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Pipeline Asset Managment includes the planning, diagnostics, cleaning and  trenchless rehab methods of subsurface pipelines.

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Metal Pipe 2


As part of the low-demand season the water plant shuts down for maintenance.  Part of this work included draining the 36-inch PCCP transmission main that pumped finished water from the pump room to the distribution system.  The condition of the pipe was unknown as there were no known inspections of these pipes since they were installed in 1955.  A visual and sounding condition assessment inspection was performed prior to putting the pipes back into service.  This was a high consequence of failure asset as the sole main that transmitted finished water from the plant under 180 psi operating pressure.  The pipeline also traversed right next to the building foundation and under the electrical transformer pad. From the inspection it was assessed that most of the pipe was sound, and in good condition, except for one severely deteriorated joint. Repair alternatives were evaluated and rehabilitation of a 32-ft section using the carbon fiber system was considered the most viable option.  Within less than a month the pipe was inspected, repaired and put back into service.  Project required administrative and technical requirements to manage this project.  Plans were developed for the inspection and then for the emergency carbon fiber repair as well as all the safety plans necessary for entry into a confined space.  Because this pipeline was a critical asset in the operation of the plant, it was required that all this work be accomplished before the fall demand in water increased.


The project consisted of surveying, inspecting and cleaning 4400 feet of dual, 48-inch ductile iron pipe mains that transmit water from the pre-sedimentation basins, under the Road and to the treatment gallery.  The pipeline had accumulated excessive lime scale around the entire circumference of the pipe.  Depositions were as thick as 24 inches in sections and was impeding high demand production rates. 

Prior to the cleaning phase, draining the pipe and surveying of the pipeline was required.  Over a 2-day period the pipelines were pumped down and drained so that enough water was removed to do a manned survey inspection of several lengths of the pipeline that had never been previously inspected.  The survey included locating the precise location of the pipeline route and the buried manholes and was performed during the inspection using surveying transmitter capsules in the pipeline and electronic locaters on the surface.  Thickness of the lime scale deposits were also measured during this work.  Because sections of the pipeline could not be drained, River Diving and Salvage performed the final inspection and survey of the submerged length.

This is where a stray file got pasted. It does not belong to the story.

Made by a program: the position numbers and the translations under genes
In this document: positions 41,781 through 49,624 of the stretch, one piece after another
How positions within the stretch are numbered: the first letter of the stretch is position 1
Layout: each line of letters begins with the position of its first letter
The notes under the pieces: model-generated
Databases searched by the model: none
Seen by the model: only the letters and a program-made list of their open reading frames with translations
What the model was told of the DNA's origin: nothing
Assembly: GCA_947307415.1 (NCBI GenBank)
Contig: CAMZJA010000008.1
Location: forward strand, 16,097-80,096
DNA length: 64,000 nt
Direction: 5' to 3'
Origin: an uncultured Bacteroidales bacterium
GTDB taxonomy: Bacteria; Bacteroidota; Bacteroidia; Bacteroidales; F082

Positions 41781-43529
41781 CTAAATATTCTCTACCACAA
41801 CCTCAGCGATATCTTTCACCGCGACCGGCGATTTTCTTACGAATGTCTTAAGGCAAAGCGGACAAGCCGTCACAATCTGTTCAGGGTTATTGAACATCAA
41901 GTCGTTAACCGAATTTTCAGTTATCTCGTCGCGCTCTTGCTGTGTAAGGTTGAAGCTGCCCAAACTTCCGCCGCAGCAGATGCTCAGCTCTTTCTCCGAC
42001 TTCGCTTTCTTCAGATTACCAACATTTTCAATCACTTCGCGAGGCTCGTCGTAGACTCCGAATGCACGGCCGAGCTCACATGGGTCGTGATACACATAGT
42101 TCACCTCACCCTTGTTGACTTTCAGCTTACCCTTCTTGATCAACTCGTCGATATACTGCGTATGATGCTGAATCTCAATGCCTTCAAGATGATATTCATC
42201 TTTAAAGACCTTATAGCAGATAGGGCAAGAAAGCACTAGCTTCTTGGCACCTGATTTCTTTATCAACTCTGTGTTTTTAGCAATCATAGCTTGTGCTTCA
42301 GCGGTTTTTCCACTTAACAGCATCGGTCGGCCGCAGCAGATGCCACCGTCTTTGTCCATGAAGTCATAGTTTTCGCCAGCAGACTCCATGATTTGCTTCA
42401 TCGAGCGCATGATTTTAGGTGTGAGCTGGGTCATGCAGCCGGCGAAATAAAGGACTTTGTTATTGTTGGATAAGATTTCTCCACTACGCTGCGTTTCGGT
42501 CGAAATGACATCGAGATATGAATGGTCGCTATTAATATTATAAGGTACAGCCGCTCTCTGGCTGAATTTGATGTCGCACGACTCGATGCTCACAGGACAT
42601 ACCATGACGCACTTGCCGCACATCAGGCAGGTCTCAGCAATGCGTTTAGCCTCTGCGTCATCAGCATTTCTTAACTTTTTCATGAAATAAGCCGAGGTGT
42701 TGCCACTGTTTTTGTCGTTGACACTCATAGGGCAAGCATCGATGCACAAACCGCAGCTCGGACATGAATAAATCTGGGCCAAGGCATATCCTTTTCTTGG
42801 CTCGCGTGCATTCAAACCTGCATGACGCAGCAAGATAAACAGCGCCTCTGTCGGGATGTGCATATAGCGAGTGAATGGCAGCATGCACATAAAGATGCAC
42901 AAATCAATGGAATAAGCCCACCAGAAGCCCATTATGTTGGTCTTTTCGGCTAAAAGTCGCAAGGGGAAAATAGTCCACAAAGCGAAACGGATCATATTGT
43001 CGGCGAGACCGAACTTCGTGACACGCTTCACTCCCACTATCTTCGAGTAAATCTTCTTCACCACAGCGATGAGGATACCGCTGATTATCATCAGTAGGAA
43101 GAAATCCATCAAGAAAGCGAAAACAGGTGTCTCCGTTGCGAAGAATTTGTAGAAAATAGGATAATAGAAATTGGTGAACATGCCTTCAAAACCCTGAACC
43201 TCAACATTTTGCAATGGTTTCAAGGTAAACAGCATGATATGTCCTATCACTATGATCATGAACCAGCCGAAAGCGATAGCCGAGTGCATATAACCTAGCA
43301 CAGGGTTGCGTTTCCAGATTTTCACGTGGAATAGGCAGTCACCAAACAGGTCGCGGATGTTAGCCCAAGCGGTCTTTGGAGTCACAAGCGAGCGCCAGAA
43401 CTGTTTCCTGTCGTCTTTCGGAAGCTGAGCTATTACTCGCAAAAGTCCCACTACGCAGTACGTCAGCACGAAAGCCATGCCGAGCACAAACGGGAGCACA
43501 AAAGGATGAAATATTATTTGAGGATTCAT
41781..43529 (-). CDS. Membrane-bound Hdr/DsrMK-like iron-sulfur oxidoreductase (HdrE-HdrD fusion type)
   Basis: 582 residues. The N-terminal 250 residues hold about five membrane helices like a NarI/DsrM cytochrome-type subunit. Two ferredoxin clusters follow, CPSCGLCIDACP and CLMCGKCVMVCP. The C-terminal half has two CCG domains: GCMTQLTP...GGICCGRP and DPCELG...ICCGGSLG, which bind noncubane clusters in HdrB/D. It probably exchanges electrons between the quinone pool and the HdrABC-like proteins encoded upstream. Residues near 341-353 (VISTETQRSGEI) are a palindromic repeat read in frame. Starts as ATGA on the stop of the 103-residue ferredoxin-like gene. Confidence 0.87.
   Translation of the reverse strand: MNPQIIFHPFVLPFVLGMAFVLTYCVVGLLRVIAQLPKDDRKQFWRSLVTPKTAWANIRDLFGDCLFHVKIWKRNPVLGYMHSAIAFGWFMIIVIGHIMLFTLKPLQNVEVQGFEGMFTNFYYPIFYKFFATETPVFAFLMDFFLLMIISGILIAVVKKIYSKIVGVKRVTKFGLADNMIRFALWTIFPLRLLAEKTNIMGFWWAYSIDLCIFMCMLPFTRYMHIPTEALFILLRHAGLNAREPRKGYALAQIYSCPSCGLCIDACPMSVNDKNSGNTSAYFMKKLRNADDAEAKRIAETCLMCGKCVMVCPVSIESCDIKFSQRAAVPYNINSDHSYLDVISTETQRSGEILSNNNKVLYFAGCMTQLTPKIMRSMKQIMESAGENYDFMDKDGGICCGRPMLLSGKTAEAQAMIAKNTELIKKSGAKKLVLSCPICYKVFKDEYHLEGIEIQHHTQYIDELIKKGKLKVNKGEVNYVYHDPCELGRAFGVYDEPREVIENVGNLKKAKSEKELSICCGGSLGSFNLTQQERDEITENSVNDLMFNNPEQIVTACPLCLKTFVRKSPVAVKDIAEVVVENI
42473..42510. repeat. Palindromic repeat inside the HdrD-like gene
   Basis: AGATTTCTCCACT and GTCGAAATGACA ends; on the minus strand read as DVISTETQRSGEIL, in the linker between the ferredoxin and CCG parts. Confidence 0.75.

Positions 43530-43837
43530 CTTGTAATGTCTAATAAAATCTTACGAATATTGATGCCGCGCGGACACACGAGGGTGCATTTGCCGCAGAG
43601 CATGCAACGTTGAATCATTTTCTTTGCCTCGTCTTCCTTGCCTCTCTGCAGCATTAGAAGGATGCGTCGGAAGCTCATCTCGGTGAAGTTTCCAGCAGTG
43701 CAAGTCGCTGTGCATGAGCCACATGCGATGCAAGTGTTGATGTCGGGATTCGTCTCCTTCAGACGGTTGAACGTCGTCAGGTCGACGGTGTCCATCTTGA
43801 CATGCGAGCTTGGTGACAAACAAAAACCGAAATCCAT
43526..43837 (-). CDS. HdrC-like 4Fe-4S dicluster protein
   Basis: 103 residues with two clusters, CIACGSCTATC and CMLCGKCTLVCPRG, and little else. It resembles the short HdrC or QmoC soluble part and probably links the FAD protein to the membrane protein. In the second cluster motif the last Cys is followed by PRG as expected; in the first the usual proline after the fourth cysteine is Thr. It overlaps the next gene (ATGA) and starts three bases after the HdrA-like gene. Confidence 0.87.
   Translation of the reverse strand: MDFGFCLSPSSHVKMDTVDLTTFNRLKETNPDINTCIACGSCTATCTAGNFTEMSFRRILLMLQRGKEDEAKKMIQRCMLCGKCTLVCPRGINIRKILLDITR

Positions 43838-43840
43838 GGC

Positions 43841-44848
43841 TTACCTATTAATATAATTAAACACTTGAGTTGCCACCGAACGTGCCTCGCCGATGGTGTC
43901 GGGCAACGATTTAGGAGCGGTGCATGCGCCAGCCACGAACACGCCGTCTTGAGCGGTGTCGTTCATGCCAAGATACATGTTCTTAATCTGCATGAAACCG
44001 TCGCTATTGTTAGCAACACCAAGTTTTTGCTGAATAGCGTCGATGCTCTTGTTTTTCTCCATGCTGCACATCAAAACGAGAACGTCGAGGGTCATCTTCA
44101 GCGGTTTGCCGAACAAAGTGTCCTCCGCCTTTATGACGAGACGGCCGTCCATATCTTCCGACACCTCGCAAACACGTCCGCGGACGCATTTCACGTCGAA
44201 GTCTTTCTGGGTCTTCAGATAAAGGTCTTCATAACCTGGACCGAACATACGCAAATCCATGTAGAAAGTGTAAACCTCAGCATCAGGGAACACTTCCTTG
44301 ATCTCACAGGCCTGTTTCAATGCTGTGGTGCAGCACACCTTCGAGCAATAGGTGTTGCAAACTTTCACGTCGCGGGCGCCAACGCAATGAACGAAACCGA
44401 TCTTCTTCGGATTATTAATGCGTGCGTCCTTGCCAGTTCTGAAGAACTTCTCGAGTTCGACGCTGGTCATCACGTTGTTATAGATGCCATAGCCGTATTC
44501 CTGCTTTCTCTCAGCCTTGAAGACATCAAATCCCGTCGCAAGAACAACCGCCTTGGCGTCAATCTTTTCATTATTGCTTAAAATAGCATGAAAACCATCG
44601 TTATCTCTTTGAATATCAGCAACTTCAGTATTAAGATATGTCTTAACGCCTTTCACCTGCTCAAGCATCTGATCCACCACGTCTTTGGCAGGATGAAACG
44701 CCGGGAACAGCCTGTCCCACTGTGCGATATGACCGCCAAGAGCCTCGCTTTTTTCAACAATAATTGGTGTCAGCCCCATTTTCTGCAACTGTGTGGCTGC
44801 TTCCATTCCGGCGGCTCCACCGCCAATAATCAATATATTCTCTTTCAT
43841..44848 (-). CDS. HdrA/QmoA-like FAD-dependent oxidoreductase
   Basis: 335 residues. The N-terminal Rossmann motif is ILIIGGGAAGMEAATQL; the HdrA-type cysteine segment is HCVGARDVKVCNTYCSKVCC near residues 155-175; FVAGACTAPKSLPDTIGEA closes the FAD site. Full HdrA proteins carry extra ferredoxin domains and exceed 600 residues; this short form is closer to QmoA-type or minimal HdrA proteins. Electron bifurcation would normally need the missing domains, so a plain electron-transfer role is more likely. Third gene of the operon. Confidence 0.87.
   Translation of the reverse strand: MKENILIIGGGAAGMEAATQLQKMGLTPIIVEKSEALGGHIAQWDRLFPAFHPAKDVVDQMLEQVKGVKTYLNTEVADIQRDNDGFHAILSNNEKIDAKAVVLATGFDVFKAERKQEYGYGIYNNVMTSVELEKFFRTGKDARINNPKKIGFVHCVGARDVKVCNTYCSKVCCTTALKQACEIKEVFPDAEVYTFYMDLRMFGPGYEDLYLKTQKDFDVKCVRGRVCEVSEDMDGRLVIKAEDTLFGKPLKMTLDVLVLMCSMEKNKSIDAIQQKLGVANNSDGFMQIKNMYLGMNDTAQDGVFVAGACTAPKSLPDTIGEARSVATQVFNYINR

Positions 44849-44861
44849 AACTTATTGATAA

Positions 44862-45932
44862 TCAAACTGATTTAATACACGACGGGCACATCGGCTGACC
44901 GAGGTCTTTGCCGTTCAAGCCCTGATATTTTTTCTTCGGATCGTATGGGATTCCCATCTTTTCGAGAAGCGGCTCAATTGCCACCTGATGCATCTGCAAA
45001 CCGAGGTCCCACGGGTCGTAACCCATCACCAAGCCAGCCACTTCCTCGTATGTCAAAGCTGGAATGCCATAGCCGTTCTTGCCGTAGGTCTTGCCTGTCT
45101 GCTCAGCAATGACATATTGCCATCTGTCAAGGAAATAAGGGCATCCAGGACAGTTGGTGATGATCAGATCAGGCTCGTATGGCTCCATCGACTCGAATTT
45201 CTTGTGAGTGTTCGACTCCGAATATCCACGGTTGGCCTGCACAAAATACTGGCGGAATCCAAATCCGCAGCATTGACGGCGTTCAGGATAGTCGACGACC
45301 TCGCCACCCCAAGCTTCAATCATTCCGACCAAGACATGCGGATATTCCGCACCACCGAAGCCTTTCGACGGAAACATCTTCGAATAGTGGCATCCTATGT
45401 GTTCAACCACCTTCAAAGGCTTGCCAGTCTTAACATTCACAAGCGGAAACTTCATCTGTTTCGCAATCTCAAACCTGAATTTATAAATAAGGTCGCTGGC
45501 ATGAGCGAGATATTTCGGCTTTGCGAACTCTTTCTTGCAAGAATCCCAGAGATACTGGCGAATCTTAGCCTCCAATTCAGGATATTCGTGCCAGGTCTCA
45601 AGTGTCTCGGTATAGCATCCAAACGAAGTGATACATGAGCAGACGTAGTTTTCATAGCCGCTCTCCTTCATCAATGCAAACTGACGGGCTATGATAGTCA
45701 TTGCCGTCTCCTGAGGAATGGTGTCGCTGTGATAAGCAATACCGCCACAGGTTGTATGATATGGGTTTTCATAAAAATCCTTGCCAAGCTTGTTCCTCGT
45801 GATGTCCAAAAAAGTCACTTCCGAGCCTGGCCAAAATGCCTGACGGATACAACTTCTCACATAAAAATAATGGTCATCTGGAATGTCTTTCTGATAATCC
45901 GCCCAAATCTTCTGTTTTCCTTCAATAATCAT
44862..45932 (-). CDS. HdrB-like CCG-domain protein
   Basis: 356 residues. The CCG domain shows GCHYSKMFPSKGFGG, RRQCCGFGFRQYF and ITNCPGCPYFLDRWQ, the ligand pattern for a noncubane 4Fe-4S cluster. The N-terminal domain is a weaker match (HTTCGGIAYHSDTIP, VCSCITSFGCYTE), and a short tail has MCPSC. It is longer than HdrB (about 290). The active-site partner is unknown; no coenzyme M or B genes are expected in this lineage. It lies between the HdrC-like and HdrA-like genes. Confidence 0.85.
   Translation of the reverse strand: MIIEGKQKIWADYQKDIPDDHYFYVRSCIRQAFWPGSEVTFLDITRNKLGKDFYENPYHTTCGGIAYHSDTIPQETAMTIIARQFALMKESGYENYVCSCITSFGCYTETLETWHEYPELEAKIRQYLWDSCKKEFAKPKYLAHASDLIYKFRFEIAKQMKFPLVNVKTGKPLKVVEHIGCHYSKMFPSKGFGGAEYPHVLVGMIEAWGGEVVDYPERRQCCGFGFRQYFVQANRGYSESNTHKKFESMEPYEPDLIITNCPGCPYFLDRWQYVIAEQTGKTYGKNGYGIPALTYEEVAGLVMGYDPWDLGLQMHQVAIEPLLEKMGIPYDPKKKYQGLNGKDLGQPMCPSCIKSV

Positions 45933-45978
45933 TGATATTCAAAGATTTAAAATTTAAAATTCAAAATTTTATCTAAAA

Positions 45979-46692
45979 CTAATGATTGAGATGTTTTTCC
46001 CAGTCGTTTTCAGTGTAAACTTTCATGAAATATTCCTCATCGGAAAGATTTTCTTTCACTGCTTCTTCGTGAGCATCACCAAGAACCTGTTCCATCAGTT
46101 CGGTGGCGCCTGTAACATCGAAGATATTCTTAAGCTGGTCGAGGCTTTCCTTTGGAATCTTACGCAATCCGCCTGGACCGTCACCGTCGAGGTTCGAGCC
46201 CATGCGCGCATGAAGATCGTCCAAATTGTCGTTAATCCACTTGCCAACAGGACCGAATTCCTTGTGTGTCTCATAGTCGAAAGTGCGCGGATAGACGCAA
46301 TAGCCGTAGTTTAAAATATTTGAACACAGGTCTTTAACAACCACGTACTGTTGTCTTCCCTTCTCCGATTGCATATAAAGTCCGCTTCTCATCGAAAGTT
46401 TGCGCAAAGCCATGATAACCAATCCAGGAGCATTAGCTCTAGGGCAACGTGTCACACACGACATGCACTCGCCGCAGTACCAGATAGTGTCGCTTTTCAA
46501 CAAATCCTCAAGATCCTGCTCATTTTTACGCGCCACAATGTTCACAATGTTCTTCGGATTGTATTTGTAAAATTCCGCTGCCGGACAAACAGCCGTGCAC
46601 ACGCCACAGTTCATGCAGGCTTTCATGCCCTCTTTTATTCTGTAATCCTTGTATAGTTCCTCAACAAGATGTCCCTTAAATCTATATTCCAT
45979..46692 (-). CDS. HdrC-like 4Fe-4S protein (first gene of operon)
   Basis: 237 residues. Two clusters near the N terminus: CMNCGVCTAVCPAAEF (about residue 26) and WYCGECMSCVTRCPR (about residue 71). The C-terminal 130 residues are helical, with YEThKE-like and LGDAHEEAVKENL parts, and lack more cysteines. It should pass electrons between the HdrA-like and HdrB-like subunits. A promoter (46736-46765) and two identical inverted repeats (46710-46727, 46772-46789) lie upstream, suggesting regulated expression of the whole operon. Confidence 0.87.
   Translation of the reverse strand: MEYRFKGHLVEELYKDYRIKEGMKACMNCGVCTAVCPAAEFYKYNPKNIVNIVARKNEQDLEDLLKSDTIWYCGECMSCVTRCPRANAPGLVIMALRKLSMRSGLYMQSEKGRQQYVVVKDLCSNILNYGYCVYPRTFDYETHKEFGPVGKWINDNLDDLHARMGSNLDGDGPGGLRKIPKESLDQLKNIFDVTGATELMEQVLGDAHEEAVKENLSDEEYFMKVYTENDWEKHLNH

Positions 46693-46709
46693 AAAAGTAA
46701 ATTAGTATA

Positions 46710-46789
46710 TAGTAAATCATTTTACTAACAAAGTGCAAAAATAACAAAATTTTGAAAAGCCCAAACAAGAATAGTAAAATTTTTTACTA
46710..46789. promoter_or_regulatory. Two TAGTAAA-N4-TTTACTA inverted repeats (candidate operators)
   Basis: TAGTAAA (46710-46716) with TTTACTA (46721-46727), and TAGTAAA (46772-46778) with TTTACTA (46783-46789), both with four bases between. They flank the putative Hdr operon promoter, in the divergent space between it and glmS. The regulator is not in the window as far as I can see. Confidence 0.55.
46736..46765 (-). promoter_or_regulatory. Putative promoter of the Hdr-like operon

Once the survey and inspection were completed, high volume/pressure jetting was performed on 2000 feet of the upstream section of the pipe to remove and pulverize the lime scale.  Vacuum trucks were then used to remove over 100 cubic yards of lime scale.  This work had to be performed during the extreme weather conditions through Thanksgiving weekend when the plant was shut down.


America's Water Infrastructure Act (AWIA) was signed into law in 2018 and requires community (drinking) water systems serving more than 3,300 people to develop or update risk and resilence assessments (RRAs) and emergency response plans (ERPs). The law specifies the components that the risk and resilience assessments are to be developed by utilities by certain deadlines which are quickly approaching for small water utilities.  While this is another unfunded mandate that water utilities must comply with, it can provide a financially positive exercise.  A water system in Kansas owns and maintains the transmission main that transfers raw water from wells north of the Kansas River to the south side of the river where in enters a main that transports it to the treatment facility. This main represents an asset considered to be the highest priorities in terms of risk due to its age and function. It had been in continuous operation since 1960 with no redundancies built in and is approximately 3,000 feet in length and constructed of ductile iron.  It connects into a newer transmission main where it transfers untreated ground water to the treatment facility and provides most of the raw water for the City’s water production.  This main had never been inspected except for small portions that can be easily reached in vaults. An assessment of the system’s resilience was performed and modifications were designed and constructed to provide more system resilience which included adding pig launchers for cleaning and valving to provide redundancy in transmitting raw water to the treatment plant.

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